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Hopes of new building for London mayor and assembly

The Government Office for London is considering procuring a new building to house the new London mayor and Greater London Authority, and its architect could be chosen by competition.

The GoL commissioned Knight Frank to look at prospective new homes for the new body. Its brief, set out in the government white paper on the issue, was to research 'a range of buildings in central and inner London to see which provided suitable accomodation at a reasonable cost'. Now, however, Knight Frank will be looking at sites in inner London as well as at buildings such as the Admiralty Arch, which it can convert into a mayor's office, assembly chamber and committee rooms.

London First, which is taking a keen interest in what will be an important symbol of the capital's new governance, has contacted the Architecture Foundation about the possibility of staging a competition for a new building. Deputy chief executive Robert Gordon Clark said, 'In an ideal world it would be nice to start from scratch, but the white paper mentioned set- up costs of £20 million and it's not clear what that includes.'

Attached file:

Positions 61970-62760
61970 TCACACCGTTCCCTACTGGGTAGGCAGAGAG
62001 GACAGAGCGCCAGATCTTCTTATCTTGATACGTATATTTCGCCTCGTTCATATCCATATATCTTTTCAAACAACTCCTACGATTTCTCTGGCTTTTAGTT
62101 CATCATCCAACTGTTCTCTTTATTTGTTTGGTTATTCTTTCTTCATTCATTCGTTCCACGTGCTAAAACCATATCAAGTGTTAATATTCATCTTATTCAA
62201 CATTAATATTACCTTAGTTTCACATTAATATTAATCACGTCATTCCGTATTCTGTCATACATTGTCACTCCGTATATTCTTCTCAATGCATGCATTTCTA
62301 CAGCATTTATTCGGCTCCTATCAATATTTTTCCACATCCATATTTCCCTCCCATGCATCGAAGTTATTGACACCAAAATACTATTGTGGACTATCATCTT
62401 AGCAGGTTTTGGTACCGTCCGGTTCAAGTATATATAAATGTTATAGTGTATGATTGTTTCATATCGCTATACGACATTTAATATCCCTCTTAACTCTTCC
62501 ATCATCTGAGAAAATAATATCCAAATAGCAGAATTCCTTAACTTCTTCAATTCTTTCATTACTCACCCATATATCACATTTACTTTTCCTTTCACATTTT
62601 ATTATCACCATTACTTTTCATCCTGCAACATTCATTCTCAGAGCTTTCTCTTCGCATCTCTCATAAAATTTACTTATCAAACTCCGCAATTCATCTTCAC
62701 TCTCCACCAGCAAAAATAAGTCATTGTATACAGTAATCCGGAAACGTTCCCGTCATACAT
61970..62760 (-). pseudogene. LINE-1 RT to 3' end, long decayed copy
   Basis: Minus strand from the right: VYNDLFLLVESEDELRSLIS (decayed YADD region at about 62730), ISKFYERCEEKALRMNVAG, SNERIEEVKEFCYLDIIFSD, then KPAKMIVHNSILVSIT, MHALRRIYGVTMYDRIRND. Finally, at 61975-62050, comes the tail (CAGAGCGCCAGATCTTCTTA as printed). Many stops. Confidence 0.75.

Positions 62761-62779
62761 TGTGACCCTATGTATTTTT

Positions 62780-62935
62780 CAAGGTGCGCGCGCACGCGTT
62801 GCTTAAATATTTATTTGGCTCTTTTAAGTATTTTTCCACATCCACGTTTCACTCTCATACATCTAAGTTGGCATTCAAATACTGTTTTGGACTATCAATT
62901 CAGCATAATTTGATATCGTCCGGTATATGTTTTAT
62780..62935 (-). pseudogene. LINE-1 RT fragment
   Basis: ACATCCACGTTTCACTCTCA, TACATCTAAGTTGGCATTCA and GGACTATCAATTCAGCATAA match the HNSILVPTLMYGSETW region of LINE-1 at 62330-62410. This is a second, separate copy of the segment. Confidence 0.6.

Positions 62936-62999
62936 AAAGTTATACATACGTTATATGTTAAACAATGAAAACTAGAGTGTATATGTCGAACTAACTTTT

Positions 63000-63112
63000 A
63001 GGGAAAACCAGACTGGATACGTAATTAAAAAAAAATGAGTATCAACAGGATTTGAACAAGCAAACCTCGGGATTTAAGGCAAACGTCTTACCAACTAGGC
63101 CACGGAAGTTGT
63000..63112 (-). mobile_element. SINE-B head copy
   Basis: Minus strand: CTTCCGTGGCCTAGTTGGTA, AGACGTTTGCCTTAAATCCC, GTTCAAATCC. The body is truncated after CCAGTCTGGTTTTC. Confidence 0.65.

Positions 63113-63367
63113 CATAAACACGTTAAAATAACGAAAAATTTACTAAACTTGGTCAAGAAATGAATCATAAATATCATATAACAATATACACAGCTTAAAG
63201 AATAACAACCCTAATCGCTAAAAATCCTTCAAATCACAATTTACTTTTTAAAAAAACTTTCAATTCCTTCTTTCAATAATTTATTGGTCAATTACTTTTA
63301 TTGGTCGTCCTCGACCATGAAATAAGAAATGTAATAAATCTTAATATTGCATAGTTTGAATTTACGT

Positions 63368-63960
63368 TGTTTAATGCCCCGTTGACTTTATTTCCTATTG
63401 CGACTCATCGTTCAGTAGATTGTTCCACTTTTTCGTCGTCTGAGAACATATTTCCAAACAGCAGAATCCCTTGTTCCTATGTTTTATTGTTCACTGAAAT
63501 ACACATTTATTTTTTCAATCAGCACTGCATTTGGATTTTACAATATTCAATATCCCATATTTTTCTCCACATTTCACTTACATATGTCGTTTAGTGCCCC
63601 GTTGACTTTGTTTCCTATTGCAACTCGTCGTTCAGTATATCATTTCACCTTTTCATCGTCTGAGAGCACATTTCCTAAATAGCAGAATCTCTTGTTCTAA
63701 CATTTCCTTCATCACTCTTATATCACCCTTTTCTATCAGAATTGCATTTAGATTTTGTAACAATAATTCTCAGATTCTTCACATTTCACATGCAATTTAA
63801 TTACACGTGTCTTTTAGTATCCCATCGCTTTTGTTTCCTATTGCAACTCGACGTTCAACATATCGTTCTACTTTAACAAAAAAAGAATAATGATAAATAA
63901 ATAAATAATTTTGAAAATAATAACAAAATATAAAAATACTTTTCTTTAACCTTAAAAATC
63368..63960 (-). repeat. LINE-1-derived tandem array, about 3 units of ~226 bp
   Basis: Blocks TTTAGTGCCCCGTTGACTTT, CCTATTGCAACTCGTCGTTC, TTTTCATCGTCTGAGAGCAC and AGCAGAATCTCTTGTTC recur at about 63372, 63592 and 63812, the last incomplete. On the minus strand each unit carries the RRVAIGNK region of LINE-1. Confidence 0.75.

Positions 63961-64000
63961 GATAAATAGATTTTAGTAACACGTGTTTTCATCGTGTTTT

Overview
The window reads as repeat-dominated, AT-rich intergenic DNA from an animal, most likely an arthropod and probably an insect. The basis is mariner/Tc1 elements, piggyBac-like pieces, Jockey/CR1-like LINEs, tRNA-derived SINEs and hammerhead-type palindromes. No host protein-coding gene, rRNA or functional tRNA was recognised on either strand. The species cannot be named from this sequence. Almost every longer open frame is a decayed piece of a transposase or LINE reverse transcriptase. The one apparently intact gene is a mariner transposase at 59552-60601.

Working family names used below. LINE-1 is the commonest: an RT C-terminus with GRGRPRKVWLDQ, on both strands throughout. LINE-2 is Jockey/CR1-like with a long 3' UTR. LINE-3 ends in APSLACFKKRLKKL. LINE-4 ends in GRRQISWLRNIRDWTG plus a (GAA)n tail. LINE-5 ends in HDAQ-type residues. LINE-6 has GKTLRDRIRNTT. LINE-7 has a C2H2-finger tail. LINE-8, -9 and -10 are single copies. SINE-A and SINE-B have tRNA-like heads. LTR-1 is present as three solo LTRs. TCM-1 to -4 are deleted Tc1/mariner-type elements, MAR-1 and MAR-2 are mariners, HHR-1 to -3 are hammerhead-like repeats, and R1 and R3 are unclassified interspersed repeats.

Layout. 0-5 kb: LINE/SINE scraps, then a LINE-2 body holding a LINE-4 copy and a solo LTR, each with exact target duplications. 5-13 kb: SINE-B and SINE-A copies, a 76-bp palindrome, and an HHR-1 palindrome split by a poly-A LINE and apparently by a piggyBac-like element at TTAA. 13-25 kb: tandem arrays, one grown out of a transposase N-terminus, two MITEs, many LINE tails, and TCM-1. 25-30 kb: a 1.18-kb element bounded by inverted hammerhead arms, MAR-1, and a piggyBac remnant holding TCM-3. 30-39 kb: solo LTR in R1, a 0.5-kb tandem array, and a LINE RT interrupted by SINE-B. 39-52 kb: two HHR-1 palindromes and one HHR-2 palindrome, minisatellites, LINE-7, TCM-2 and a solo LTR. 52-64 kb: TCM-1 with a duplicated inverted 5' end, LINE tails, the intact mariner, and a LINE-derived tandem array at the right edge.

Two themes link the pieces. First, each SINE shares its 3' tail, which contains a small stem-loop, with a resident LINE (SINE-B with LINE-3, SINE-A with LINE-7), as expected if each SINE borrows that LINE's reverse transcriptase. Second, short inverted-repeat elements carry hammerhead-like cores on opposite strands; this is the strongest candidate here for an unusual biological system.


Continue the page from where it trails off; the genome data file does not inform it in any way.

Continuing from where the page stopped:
If the GoL does go down the refurbishment of existing offices route, it may turn to the often-touted Admiralty Arch building at the end of the Mall. But London First considers the building inappropriate in terms of the space available and the level of 'visibility' it will allow to the public. The white paper says that a single building 'will need to house the mayor's office, an assembly chamber and committee rooms, to which the public must have access, and briefing rooms and office space for key staff'.

Gordon Clark said he had been inspired by Foster & Partners' refurbishment of the Reichstag and its use of glass towards that end.

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